Within the serverless_application directory, create a file named my_app.py. Using your editor of choice, add the following code.

# Import the X-Ray modules
from aws_xray_sdk.ext.flask.middleware import XRayMiddleware
from aws_xray_sdk.core import patcher, xray_recorder
from flask import Flask
import requests

# Patch the requests module to enable automatic instrumentation
patcher.patch(('requests',))

app = Flask(__name__)

# Configure the X-Ray recorder to generate segments with our service name
xray_recorder.configure(service='My First Serverless App')

# Instrument the Flask application
XRayMiddleware(app, xray_recorder)

@app.route('/')
def hello_world():
    resp = requests.get("https://aws.amazon.com")
    return 'Hello, World: %s' % resp.url

This application instruments the requests module, patches the Flask application’s middleware, and opens the endpoint ‘/’. When a request is received, the application sends an outgoing request to https://aws.amazon.com and returns the text Hello, World: https://aws.amazon.com.

Creating a Zappa Environment and Deploying it

Go back to your terminal and initialize Zappa from within the new virtual environment.

zappa init

Follow the instructions to configure the Zappa deployment. In this example, use the default settings.

What do you want to call this environment (default 'dev'): dev
...
What do you want to call your bucket? (default 'zappa-*******'): zappa-*******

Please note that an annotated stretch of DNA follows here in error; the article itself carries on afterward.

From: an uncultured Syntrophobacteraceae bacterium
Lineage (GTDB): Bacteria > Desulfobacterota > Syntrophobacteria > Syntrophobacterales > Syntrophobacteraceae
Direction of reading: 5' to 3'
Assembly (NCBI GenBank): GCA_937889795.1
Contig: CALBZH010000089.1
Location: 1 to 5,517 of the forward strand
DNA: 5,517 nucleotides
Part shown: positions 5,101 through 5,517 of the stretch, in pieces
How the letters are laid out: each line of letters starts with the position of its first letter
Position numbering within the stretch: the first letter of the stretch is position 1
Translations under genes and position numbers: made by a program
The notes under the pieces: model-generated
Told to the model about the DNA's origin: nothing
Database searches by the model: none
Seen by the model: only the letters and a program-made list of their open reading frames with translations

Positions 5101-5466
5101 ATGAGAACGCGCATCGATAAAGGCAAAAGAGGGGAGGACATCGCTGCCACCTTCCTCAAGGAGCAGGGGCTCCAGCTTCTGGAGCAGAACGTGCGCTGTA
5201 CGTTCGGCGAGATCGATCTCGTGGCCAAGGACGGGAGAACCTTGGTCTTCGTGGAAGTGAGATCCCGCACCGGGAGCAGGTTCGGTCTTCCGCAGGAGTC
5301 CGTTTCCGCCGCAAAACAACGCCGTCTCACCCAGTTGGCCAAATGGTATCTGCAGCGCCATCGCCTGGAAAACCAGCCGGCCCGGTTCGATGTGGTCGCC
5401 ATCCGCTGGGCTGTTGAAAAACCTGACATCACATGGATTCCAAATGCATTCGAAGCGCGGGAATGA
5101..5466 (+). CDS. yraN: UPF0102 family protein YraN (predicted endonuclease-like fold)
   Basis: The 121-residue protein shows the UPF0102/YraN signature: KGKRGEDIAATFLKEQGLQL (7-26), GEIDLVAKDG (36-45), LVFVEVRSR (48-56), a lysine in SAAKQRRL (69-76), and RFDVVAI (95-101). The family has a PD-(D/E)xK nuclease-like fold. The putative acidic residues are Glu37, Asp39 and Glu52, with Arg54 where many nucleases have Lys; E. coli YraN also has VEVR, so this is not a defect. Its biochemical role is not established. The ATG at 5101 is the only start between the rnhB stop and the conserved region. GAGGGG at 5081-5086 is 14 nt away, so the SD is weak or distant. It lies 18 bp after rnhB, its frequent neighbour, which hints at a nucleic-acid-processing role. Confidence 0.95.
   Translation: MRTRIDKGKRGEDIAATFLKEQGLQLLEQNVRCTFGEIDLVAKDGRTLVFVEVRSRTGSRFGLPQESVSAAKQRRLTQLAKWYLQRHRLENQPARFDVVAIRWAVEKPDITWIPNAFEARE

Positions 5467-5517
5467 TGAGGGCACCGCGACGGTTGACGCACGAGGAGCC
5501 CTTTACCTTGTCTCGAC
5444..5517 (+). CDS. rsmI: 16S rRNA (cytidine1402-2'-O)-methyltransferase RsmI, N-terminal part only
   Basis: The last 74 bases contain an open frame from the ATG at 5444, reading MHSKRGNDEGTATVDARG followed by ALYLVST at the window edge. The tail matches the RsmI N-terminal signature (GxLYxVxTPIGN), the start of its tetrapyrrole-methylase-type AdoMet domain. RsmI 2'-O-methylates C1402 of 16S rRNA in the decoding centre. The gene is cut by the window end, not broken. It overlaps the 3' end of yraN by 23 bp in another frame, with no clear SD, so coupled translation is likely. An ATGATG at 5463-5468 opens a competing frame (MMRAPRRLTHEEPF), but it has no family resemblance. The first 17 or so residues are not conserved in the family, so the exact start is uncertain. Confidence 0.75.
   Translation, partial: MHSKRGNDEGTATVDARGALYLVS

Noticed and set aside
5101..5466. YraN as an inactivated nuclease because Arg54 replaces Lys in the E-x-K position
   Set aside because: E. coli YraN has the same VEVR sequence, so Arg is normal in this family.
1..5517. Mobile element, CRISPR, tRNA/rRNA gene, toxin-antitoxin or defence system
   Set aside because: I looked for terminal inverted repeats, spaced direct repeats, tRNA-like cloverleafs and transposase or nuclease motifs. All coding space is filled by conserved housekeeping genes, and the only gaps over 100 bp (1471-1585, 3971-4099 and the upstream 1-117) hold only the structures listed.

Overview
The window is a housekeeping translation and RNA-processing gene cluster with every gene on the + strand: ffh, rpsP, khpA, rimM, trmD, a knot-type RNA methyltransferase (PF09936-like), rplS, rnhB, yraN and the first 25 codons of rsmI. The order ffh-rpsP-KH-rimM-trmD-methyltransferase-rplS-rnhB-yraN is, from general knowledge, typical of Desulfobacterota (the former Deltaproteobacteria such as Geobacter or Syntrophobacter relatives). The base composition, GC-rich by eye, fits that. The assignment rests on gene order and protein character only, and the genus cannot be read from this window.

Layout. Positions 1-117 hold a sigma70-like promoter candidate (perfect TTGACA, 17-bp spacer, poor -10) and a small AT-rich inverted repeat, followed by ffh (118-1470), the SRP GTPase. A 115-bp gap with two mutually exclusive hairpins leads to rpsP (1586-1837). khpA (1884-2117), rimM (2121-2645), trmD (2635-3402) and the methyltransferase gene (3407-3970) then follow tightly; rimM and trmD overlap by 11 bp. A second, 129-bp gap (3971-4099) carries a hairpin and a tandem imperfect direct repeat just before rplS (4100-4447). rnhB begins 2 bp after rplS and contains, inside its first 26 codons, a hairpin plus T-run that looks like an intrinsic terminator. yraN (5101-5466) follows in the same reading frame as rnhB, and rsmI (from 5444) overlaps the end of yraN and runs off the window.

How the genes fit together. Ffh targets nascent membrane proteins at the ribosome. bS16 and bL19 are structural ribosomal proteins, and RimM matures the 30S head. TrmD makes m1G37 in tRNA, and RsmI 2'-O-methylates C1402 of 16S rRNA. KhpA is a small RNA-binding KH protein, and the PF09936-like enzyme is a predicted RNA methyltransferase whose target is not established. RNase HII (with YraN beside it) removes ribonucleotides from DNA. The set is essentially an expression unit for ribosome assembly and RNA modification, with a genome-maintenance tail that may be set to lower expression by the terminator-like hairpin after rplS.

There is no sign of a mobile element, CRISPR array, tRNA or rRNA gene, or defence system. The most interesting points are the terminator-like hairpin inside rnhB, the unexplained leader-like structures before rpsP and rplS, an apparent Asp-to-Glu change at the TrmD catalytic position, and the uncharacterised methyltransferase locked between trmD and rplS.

...
...
It looks like this is a Flask application.
What's the modular path to your app's function?
This will likely be something like 'your_module.app'.
We discovered: my_app.app
Where is your app's function? (default 'my_app.app'): my_app.app
...
Would you like to deploy this application globally? (default 'n') [y/n/(p)rimary]: n

Next, we need to enable X-Ray. To do so, open the file named zappa_settings.json in your favorite text editor. It should look something like this.

{
    "dev": {
        "app_function": "my_app.app",
        "aws_region": "us-west-2",
        "profile_name": "default",
        "project_name": "serverless-exam",
        "runtime": "python2.7",
        "s3_bucket": "zappa-*********"
    }
}

Add “xray_tracing”: true as an entry to your configuration (don’t forget to add a comma to the end of the previous line). The result should be similar to the following.

{
    "dev": {
        "app_function": "my_app.app",
        "aws_region": "us-west-2",
        "profile_name": "default",
        "project_name": "serverless-exam",
        "runtime": "python2.7",
        "s3_bucket": "zappa-*********",
        "xray_tracing": true
    }
}